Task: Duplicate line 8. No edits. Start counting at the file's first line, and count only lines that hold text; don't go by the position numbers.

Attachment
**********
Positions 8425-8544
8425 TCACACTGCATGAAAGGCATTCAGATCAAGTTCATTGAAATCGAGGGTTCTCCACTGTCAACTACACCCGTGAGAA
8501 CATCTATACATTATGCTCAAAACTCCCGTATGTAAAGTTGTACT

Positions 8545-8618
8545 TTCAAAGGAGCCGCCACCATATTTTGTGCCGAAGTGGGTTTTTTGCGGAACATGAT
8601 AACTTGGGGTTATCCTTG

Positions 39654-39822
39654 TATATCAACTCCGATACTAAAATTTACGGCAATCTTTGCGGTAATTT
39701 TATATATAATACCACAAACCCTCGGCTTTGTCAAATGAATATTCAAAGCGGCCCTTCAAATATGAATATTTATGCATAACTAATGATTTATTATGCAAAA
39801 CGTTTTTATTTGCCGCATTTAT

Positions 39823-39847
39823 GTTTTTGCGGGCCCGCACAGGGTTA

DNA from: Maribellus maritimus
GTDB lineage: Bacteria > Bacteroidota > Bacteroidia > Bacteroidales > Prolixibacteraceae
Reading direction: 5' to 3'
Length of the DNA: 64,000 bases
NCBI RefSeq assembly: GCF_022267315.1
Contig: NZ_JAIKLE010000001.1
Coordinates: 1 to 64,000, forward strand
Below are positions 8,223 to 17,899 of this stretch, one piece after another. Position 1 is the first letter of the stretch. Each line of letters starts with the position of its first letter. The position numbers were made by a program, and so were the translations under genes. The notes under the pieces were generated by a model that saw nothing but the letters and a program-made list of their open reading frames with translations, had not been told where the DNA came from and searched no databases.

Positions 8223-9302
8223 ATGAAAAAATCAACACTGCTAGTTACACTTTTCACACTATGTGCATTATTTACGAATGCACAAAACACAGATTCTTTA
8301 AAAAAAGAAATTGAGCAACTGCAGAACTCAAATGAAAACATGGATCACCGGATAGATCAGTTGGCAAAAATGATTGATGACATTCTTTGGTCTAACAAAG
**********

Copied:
39654 TATATCAACTCCGATACTAAAATTTACGGCAATCTTTGCGGTAATTT